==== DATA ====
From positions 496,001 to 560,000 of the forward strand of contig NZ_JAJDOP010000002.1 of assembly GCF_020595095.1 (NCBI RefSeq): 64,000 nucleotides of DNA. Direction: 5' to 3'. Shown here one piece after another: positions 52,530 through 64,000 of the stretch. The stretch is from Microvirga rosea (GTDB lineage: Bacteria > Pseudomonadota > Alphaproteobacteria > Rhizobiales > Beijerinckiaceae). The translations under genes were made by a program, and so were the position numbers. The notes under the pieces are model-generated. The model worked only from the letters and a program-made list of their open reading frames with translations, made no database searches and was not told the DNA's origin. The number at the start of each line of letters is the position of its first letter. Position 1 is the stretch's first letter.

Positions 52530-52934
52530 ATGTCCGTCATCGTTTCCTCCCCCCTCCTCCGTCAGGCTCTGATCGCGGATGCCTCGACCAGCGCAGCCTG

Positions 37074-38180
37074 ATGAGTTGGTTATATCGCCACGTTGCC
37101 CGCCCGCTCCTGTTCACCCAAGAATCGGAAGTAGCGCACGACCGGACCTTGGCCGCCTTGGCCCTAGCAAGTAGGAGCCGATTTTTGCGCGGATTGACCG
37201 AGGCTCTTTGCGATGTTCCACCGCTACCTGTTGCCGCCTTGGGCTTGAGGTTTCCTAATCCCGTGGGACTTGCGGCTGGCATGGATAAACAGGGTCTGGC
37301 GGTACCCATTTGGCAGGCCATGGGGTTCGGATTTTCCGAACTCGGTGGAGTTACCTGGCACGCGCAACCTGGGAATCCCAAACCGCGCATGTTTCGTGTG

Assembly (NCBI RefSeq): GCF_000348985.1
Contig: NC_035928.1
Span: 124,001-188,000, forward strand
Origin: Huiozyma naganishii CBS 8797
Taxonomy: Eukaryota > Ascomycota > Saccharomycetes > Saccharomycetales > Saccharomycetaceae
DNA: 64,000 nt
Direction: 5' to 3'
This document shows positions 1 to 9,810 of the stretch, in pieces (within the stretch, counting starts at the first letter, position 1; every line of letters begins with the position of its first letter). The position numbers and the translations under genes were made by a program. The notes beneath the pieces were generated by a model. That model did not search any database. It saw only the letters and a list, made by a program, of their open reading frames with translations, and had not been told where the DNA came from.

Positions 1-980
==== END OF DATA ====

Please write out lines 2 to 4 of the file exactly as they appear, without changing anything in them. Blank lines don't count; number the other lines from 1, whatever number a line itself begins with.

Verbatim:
Positions 52530-52934
52530 ATGTCCGTCATCGTTTCCTCCCCCCTCCTCCGTCAGGCTCTGATCGCGGATGCCTCGACCAGCGCAGCCTG

Positions 37074-38180